Borneo elephants are the smallest subspecies of Asian elephant, endemic to the island of Borneo. Sometimes called Borneo pygmy elephants, these relatively small mammals were separated from the rest of the continent’s elephants over 300,000 years ago and evolved to have different features due to their unique habitat.
Over time, Borneo elephants became smaller while developing proportionally larger ears, longer tails, and straighter tusks than other Asian elephants.
Borneo is the world’s third largest island, shared by Malaysia and Brunei in the north and Indonesia in the south. Borneo elephants primarily inhabit the island’s forests; however, their populations are under constant threat due to deforestation and other human activities.
Like other elephants across Asia and Africa, Borneo elephants are herbivores. Their diet consists of a variety of vegetation, including grasses, leaves, bark, and fruits.
As social animals, Borneo elephants live in family groups led by a matriarch. These family units are usually made up of about eight related individuals, including mothers, daughters, sisters, and immature males. When males reach maturity, they tend to live alone or form temporary bull herds.
Forming and existing in these groups are essential for the survival and well-being of the elephants, and help them navigate and adapt to their changing environment. These familial groups often gather together to maintain genetic diversity and the ongoing survival of their species.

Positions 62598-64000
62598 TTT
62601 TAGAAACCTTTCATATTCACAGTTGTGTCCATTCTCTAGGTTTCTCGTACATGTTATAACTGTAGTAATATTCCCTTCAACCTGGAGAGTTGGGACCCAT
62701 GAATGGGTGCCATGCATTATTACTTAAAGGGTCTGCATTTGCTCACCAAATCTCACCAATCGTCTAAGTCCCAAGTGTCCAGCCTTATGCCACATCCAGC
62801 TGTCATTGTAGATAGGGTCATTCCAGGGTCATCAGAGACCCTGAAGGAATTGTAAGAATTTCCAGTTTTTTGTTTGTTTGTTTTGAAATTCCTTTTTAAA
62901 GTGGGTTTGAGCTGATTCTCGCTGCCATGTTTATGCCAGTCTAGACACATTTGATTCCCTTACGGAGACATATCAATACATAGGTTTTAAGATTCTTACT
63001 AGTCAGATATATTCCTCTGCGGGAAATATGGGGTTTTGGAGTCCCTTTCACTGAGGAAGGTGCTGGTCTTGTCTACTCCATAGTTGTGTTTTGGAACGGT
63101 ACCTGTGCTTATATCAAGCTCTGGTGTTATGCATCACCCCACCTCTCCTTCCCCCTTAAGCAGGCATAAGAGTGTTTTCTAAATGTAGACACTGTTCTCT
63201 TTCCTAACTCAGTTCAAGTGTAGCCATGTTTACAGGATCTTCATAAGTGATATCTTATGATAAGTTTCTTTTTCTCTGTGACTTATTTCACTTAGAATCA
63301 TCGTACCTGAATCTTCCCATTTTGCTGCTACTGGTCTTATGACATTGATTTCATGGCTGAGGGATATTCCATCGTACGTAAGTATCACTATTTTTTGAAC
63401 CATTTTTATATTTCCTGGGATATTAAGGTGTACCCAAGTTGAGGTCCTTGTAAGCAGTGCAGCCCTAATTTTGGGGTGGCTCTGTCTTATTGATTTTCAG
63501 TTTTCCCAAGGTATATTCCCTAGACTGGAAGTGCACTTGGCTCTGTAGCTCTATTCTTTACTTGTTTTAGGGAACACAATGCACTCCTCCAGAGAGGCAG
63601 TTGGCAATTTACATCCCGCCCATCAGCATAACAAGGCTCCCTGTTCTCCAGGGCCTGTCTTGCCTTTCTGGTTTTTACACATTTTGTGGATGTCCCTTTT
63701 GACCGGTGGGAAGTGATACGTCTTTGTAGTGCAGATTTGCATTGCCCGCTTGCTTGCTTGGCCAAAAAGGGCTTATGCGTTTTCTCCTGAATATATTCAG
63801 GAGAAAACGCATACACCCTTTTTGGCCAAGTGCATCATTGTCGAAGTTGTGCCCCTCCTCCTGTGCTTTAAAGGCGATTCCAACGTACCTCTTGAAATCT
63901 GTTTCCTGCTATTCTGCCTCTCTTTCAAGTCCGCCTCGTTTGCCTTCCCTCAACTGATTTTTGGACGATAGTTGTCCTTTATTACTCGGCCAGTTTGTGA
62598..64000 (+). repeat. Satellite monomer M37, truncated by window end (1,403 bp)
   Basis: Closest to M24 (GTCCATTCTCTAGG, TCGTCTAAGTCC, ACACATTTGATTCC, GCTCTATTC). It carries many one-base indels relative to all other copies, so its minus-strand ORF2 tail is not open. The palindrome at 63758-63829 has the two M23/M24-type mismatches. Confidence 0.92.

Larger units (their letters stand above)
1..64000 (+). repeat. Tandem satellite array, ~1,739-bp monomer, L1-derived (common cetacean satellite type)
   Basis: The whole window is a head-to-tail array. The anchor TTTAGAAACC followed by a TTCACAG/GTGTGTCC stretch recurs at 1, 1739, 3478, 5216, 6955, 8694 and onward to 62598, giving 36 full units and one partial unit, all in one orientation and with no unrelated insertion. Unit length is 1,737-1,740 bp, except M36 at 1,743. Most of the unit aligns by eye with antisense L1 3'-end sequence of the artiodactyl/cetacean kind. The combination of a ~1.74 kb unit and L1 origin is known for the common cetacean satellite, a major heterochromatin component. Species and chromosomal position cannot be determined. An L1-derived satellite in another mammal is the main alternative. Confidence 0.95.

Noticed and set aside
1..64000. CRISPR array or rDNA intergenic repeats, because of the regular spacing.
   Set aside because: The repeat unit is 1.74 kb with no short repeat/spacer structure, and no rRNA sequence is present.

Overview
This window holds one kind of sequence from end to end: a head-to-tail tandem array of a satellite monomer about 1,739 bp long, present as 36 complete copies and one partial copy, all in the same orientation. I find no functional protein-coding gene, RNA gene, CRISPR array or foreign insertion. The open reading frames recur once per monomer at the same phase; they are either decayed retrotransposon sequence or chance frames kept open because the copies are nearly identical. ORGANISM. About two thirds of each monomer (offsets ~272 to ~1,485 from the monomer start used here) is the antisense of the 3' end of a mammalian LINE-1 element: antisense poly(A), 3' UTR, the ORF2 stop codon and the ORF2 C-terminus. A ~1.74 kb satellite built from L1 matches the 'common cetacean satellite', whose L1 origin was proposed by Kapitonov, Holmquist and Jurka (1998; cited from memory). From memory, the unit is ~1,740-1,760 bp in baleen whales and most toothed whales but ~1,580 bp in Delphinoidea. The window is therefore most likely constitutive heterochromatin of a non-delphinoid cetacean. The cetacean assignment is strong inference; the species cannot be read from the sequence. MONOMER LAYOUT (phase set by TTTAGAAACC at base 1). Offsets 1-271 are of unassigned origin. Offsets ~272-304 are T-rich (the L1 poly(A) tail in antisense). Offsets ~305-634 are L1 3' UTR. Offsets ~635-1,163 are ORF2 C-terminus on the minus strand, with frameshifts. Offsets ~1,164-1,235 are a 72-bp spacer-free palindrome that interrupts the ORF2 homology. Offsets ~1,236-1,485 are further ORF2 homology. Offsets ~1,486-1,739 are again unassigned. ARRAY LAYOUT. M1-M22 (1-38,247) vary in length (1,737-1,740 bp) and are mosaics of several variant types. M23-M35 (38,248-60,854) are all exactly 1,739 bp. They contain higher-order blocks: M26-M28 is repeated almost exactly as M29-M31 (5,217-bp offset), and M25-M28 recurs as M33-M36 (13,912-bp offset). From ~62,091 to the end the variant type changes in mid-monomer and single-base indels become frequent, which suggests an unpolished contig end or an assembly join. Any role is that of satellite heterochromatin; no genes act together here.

Elephants have the longest gestation period of all mammals on Earth. A female Borneo elephant typically gives birth to a single calf after being pregnant for around 22 months. The birth of a calf is a significant event for the social group, and the responsibility of caring for and protecting the calf is shared among the group members.
As such a fragmented species with a population under 1,500, scientists don’t know much about the mating and reproductive behaviours of Borneo elephants. It’s believed that young elephants wean off their mothers’ milk at around four months old and reach sexual maturity when they are 10 years old.
These island-dwelling elephants are known to roam large distances, sometimes covering up to 40 kilometres (25 miles) in a day. This constant movement is crucial in helping to maintain the health and diversity of their ecosystems. As they roam through the forestland, they disperse seeds through their dung over large areas, promoting plant growth and contributing to the regeneration of the forest.
As huge, lumbering animals that cover a lot of ground, Borneo elephants create clearings and pathways in the forest, which influences the distribution of plant species and helps smaller animals reach food and water sources.
The presence of elephants in an ecosystem can have a positive impact on climate regulation. Influenced by the activities of elephants, forests store carbon and help mitigate climate change. The disturbances caused by elephants’ movements can create microhabitats that benefit various plant and animal species.